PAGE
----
So what do we do? How do we change value assignment? I think it is happening, albeit very slowly. More women are working, making money. A study released this week revealed that wives out-earn their husbands in 22% of married households! But that still means that in 78% of households, husbands are still the primary bread-winner. Better, but not great. I am not helping. I chose to join the public health field, where 80% of my colleagues are women. I plan on getting my work done through collaborative, innovative, holistic leadership. But I also am not afraid to be aggressive if a man is trying to block my progress. I am not afraid to leap into action if I cannot get the full support of a team around me. I am not afraid to ditch the fundraiser and hitch a ride on the Boy Scout’s plane to whatever area is in need. I pledge to do my best to value a person’s leadership style based on his or her effectiveness, not conventionality.
    So that is what I think we should do. As a woman, you should never feel confined to the leadership criteria traditionally exhibited by your gender. Encourage your peers and superiors to value a diversity of leadership styles. Feel free to take a masculine position or feminine position within the work place, switch them up! Because I also believe that in many ways, if you feel free, you are free.

  • carab

    While I agree there are clear barriers to women reaching the highest of leadership positions, could some of this be the result of women feeling certain conflicting expectations of their role? At a certain point women have to decide whether they want to reach the top of their career, becoming a CEO or President of a company, or whether they want to be the mother society expects them to be. While we continue to say "You can DO both! You can BE both!", the truth is you cant without one area showing some give. Men still continue to do less housework than women (even women who work full-time) and this will always put an extra burden on women. Whether we want to admit it or not, many women, even career-focused women, will at some point be conflicted by their want to break the glass ceiling and their desire to take care of responsibilities at home. And this is amplified as aging parents require care at the same time you have children at home.
    And I think the solution to this is changing the work environment to better reflect the society we now live in–with women working full time and no one home to take care of the house, work schedules and environments will need to be more flexible and adapt to make it possible for women to be both! It’s not that we can’t, but policy definitely needs to catch up to reflect the world we live in.

  • drsowole

    "Behind Every Good Man There is a Good Woman"
    Why has this statement been such a statue for men who hold great leadership roles in America. For example, this statement was used when referring to First Lady Michelle Obama when President Barak Obama was elected as the first African American president of the United States. Women have always been placed on the back burner when it comes to leadership. The gender stereotypes that currently exist in our society cause statements like these to continue to prevail. Women are more than the shadow of the men they support! Women must break out of these shadows and stand in her own light!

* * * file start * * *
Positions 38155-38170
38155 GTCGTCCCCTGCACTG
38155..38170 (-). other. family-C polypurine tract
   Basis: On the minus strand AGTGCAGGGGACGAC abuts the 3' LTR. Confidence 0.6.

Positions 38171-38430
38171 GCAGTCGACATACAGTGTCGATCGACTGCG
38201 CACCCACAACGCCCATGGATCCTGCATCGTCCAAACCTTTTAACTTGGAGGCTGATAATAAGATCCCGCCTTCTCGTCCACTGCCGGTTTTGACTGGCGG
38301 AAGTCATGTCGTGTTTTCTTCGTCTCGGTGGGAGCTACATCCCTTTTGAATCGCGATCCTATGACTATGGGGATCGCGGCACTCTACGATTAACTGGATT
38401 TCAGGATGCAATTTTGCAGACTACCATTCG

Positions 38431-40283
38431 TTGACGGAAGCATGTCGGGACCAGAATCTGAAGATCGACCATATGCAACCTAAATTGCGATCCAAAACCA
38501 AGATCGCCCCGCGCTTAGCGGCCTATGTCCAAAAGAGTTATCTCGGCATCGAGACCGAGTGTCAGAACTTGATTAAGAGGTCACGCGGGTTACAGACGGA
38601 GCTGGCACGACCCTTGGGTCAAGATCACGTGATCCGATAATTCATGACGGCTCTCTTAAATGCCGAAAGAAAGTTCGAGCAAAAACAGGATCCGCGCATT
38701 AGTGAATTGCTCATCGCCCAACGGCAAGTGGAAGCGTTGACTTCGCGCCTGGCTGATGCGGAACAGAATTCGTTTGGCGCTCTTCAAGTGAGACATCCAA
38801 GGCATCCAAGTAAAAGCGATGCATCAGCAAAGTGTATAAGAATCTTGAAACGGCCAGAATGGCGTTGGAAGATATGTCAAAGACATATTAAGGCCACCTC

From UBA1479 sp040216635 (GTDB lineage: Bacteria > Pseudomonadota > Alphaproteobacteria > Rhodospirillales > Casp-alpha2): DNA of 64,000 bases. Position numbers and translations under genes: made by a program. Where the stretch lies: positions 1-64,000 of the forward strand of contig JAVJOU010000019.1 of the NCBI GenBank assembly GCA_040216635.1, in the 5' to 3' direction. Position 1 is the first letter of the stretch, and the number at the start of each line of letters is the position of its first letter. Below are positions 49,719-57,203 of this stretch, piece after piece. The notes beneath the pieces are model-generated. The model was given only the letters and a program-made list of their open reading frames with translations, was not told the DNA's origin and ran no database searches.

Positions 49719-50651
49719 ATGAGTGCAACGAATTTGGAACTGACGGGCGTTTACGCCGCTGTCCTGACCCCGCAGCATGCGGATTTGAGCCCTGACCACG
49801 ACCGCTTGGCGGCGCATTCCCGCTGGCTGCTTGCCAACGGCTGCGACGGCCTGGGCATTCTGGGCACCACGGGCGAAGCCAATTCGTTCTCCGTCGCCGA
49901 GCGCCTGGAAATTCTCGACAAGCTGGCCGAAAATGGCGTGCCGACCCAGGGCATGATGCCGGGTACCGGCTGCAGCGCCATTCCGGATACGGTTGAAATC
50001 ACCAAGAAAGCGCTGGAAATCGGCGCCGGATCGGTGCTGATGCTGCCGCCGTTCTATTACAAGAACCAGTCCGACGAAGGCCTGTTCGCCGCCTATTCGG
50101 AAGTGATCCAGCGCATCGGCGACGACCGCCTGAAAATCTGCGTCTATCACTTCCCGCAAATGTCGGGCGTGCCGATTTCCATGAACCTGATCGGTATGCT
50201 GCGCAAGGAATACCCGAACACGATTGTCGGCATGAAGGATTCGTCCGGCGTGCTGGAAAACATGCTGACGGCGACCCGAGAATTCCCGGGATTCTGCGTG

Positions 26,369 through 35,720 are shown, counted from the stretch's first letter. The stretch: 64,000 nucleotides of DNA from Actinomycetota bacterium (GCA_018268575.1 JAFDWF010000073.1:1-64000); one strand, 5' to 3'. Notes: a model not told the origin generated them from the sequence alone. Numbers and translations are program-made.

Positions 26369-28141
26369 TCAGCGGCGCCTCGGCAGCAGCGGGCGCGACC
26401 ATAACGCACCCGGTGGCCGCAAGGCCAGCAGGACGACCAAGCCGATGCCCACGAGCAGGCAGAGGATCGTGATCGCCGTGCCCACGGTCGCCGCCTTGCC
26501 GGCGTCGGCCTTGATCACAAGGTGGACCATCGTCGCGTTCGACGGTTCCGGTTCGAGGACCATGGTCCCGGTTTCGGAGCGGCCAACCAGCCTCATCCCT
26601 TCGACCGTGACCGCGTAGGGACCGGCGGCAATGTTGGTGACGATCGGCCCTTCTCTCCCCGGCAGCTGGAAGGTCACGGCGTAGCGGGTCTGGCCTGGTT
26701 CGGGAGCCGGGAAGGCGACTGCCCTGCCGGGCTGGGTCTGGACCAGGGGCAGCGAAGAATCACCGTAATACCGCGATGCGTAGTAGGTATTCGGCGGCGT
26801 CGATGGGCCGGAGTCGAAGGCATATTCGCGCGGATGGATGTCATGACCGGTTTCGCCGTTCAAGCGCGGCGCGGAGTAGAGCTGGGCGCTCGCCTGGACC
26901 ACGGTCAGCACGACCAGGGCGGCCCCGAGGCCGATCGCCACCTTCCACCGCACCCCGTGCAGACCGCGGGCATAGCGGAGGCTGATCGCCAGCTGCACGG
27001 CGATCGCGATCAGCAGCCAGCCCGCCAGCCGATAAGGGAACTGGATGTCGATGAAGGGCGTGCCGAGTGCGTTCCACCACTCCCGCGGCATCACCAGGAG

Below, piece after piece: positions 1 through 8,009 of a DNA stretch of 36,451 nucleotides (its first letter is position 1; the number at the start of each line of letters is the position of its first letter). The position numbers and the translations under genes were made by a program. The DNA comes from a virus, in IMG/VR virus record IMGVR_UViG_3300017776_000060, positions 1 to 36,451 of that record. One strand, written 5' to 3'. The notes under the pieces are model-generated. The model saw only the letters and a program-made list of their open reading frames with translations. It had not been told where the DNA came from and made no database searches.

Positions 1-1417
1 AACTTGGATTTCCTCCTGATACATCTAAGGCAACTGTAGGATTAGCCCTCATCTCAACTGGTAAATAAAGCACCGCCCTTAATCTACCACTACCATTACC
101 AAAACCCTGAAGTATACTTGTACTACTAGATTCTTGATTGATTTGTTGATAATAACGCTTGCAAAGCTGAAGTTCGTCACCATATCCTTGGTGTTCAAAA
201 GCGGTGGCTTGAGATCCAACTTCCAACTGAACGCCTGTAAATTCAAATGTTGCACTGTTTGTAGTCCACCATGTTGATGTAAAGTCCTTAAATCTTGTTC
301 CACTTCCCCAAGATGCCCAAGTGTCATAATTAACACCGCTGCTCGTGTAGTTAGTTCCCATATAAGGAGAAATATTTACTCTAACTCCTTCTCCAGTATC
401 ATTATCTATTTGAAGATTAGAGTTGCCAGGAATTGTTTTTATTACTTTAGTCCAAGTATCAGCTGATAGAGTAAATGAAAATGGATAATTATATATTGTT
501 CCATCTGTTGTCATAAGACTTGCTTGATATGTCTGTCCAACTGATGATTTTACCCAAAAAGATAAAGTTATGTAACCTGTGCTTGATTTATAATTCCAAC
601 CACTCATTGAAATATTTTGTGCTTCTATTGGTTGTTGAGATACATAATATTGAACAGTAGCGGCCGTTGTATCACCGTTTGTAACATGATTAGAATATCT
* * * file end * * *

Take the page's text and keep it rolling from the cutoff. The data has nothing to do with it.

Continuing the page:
• crowepps

    It seems to me that the sense of the saying is that if that good woman weren’t there, he wouldn’t bother being a good man.  I always figured she was figuratively holding a gun on him, FORCING him to be good.

     

    It does seem like an enormous waste of a good woman’s time to have to  spend her life keeping him on the straight and narrow, when if he would just take some personal responsibility and do it all by himself, she could go accomplish something else.

  • tysanchez

    What always surprises me about this topic is how women are always the ones expected to change. Not once does society just simply expect men’s traditional roles to change. Why is it that with the increase of women working full-time jobs, do we not see a comparable increase of men staying at home taking care of the kids? Women always seem to conform to what society expects of them. If women work full time, then perhaps they are not dedicating enough time at home. If they stay at home, then professionally they might not grow as much as they wish to. Why does society continually label women as “homemakers” and men as the “breadwinners”? I think the problem we are facing here is the fact that most men continue to hold on to their traditional gender roles and have yet to begin making compromises, while women have evolved and are taking larger roles. Women should not need to conform to traditional leadership roles, but rather embrace their abilities and excel. We should fight against that stereotypical mold that was created for women and make an individual effort to ignore traditional gender roles. We need to encourage people to make individual efforts to fight the traditional gender roles, as society will not transform, as a whole, anytime soon.

  • sheresej